1. The dirty jobs very rarely pay the best money. That does sound backwards but it’s just the way it is.

    When I can employ people, or have employed people, I especially like to hire those nobody else will, lots of people will hire females though. I hired people with AD/HD, junkies, mentally subnormal, and then I paid them above the going rate for the job, and they were always dirty jobs.

    So the poor old rest home owners have to make a living, or they wouldn’t do it, that’s their business. Why would they hire people who cost more if it would mean their demise?

    What you’re complaining about is what you people have voted for, every time the country elects an anti union, pro unjust employer, government and lower taxes for the wealthy, that is precisely what they’re voting for. What do you want to do about it, do you want to be me and hire what others consider to be the dregs of society? Or do you want to pay more taxes so the employers have less money to spend on wages, not they they do actually spend their tax breaks on wages!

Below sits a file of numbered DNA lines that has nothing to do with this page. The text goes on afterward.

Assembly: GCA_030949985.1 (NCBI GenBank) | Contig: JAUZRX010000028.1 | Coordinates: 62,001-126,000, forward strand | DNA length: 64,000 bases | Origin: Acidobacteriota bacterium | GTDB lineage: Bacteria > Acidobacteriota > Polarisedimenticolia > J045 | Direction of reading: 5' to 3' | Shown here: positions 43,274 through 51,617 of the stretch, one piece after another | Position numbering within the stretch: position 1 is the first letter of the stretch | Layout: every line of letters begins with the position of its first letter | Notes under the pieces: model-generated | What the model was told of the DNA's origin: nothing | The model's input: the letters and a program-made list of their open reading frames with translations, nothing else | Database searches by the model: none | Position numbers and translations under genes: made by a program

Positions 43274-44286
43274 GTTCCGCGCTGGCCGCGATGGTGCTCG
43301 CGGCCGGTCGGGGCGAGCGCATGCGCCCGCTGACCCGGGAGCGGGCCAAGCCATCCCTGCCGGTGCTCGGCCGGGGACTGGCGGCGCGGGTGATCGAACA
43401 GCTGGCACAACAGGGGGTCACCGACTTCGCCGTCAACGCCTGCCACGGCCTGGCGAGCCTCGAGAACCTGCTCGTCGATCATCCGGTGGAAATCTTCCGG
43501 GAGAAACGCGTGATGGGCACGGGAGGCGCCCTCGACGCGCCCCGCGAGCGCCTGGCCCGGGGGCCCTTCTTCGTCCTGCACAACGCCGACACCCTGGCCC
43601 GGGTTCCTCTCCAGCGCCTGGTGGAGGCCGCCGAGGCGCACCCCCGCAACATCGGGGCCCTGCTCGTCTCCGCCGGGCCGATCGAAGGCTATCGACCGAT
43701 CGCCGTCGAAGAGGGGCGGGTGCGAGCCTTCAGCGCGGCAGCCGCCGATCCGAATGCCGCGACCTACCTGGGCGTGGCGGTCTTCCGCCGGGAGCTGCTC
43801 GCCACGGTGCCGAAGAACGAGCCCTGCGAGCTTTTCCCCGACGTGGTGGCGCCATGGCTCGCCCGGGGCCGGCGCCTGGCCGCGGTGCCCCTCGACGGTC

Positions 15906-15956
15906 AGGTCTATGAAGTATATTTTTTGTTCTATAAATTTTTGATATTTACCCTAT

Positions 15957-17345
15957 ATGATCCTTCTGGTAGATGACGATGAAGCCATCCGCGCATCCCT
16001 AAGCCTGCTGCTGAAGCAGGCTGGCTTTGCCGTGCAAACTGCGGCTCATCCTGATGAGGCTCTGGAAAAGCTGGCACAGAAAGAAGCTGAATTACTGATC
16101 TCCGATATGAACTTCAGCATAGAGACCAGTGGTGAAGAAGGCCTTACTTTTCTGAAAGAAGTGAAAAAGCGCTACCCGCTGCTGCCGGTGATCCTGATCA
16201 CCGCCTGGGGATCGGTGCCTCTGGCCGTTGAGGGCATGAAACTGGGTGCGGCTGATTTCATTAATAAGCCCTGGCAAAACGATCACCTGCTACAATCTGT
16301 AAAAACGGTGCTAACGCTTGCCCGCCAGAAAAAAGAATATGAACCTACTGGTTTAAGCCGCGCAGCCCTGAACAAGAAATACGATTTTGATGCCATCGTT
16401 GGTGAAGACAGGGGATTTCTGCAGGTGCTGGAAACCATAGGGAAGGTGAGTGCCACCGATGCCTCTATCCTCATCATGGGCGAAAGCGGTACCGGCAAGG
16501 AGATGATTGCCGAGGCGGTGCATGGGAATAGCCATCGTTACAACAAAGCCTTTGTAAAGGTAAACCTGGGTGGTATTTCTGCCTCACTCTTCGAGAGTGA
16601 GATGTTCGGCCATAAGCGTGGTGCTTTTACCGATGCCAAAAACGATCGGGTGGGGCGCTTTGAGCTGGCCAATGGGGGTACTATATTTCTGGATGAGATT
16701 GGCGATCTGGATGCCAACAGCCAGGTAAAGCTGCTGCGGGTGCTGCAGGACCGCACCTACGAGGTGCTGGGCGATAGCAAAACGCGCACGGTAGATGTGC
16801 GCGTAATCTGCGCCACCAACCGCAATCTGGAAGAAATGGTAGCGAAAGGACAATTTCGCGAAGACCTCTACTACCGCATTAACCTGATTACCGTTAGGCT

If you want to change the way things are, you’re going to have to vote for changes, and not in silly referendums that have no effect at all, but that big referendum every 3 years.

  2. Some points

    1. nurses in hospitals are cutting back on care for patients because of staff shortages. Because of funding pressures they are not hiring temps, and new nurses (there is a surplus) have no experience or training in the work so were not hired.

    Read – nurses do the care work for patients at nurse pay rates and experience has a value in doing this work.

    Meanwhile care workers in rest homes doing the same work for many years experience get little more than the MW new care workers get.

    2. There is a growing demand for MW care workers as we prepare for baby boomers into retirement.